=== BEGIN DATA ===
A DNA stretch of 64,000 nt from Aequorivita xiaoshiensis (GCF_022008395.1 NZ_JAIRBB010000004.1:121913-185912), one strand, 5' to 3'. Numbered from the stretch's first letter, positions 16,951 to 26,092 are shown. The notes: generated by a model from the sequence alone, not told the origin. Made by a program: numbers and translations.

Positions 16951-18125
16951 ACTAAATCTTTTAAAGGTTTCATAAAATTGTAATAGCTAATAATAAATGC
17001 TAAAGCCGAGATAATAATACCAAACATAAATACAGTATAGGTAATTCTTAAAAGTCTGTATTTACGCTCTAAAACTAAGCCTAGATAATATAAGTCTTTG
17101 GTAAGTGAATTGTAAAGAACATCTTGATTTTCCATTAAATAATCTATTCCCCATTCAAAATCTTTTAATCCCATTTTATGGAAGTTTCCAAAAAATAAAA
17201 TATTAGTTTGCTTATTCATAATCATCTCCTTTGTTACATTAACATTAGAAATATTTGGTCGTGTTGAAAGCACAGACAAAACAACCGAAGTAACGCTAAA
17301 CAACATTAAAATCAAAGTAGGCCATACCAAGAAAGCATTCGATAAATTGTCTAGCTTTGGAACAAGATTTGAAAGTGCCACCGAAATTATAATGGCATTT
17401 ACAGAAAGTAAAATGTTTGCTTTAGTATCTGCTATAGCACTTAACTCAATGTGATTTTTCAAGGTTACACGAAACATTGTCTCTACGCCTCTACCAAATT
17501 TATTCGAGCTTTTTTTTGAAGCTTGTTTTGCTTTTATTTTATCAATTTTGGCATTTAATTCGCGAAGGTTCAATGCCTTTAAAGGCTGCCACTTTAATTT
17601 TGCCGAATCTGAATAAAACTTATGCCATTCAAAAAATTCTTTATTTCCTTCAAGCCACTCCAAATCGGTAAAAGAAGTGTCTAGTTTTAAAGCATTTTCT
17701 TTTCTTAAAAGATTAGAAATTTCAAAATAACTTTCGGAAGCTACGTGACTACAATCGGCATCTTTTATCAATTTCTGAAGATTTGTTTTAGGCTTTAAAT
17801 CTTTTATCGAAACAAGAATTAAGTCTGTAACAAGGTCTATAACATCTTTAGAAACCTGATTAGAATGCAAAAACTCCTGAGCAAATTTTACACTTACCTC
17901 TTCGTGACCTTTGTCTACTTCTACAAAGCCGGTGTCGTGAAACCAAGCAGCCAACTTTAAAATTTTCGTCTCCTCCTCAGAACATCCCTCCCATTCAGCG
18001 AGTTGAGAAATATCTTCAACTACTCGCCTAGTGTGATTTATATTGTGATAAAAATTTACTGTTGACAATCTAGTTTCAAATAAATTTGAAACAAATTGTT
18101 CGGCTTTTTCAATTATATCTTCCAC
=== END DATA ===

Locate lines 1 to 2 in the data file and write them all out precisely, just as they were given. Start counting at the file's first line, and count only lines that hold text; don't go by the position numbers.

A DNA stretch of 64,000 nt from Aequorivita xiaoshiensis (GCF_022008395.1 NZ_JAIRBB010000004.1:121913-185912), one strand, 5' to 3'. Numbered from the stretch's first letter, positions 16,951 to 26,092 are shown. The notes: generated by a model from the sequence alone, not told the origin. Made by a program: numbers and translations.

Positions 16951-18125